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Diabeloop, making type-1 diabetes easier to manage

​​​​​​​​​​​​​​​​The Diabeloop portable artificial pancreas, which combines a continuous blood glucose sensor and an insulin pump, is slated for commercialization in 2017. The system also leverages dose calculation software developed by Leti, a CEA Tech institute.​

Published on 21 June 2016

Between 5% and 10% of all cases of diabetes are type-1, or insulin-dependent—a form of the disease that requires patients to monitor and regulate their blood sugar several times a day. Diabeloop, the world's first portable artificial pancreas, will substantially improve quality of life for sufferers of this type of diabetes.  

​The system was developed by French diabetes research center CERTID in conjunction with Leti. It combines a continuous blood glucose sensor (Dexcom) and a miniature patch-type insulin pump (Cellnovo). The sensor and pump communicate via Bluetooth with a smartphone equipped with a personalized algorithm developed by researchers at Leti. Data from the sensor and other information such as food intake, physical activity, weight, and other drug therapies are used to calculate the appropriate dose of insulin. The dose calculated is sent directly to the pump. Unlike the systems currently available, Diabeloop operates in a closed loop. In other words, the insulin is delivered automatically by the pump, with no need for the patient to intervene—reducing the risk of potentially-hazardous dosage errors.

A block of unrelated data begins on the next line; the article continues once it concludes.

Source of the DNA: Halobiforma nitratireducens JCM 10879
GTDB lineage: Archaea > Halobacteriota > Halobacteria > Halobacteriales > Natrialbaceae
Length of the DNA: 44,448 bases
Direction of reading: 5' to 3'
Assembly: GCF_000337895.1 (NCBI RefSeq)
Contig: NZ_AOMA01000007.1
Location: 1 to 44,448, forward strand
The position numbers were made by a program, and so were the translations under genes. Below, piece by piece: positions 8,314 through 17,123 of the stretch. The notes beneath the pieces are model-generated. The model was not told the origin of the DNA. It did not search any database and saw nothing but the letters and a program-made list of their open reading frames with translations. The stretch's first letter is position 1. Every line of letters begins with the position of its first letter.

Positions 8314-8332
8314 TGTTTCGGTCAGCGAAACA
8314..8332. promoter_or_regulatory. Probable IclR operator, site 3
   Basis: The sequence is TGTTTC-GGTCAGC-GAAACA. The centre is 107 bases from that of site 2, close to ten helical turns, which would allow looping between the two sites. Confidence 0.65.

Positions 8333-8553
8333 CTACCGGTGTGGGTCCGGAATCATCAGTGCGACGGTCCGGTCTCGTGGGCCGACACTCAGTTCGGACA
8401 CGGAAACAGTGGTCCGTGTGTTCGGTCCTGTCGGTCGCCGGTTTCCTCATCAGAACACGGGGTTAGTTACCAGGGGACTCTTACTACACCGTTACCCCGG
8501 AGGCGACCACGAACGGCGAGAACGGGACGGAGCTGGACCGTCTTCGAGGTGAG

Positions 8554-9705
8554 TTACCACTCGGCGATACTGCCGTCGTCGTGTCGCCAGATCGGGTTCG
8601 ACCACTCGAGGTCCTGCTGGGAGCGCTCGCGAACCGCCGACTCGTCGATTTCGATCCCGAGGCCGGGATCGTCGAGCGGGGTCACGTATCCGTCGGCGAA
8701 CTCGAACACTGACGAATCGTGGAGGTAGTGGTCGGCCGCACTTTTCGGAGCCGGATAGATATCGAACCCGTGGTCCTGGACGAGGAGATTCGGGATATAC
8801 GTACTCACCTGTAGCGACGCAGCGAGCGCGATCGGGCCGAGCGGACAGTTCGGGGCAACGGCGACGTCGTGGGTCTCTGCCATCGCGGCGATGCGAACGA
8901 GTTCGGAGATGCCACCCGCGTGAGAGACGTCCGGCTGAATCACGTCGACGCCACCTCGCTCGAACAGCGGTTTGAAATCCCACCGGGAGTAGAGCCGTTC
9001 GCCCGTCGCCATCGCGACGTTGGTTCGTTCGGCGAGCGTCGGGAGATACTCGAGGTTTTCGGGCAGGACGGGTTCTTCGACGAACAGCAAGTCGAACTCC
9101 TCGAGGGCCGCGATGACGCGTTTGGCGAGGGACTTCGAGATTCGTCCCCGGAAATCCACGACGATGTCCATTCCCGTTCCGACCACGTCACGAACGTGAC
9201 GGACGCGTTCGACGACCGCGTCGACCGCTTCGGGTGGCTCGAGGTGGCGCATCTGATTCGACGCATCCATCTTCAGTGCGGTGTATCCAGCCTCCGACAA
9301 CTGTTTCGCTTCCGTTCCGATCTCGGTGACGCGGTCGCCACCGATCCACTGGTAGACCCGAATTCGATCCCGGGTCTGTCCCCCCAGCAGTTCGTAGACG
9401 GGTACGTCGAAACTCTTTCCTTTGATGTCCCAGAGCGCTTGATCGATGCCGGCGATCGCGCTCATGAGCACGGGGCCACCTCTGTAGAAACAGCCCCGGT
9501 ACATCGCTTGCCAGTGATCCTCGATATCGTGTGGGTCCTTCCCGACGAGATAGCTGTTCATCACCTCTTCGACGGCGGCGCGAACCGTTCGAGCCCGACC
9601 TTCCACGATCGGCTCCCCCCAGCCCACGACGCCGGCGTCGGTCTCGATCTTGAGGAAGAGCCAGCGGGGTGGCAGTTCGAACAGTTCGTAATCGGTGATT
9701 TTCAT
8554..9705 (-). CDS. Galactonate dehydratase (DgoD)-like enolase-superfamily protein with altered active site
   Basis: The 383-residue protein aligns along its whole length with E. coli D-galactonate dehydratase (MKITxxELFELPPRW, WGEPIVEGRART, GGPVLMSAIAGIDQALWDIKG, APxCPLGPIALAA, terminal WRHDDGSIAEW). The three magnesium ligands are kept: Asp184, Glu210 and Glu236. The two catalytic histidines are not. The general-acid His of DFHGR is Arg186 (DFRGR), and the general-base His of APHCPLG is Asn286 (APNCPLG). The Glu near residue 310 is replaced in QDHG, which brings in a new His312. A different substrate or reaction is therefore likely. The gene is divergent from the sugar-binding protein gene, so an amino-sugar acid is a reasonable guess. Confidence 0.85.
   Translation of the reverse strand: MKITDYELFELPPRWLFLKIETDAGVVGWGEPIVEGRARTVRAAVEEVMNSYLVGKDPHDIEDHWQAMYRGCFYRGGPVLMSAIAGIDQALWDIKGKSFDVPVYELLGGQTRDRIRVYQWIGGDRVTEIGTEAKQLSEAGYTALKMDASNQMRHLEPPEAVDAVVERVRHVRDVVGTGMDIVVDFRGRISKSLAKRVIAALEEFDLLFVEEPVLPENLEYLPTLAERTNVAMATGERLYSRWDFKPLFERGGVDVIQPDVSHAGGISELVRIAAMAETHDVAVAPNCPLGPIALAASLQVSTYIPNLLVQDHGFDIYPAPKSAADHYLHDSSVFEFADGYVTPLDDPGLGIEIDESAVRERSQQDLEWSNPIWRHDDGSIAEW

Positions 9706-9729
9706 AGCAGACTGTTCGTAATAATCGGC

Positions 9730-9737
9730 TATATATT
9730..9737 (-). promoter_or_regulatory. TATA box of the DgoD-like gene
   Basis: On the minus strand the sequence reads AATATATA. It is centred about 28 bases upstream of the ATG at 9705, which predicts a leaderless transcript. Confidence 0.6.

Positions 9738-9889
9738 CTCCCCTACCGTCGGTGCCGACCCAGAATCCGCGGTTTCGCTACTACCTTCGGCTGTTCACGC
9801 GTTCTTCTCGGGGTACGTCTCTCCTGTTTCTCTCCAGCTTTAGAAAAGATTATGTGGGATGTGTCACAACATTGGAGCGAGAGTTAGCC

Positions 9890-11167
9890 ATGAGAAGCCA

The first round of clinical trials, conducted jointly with around ten university medical centers in France, produced encouraging results. If the remaining development work goes as planned, the system should be on the market in 2017, and covered by the French national healthcare system in 2019.

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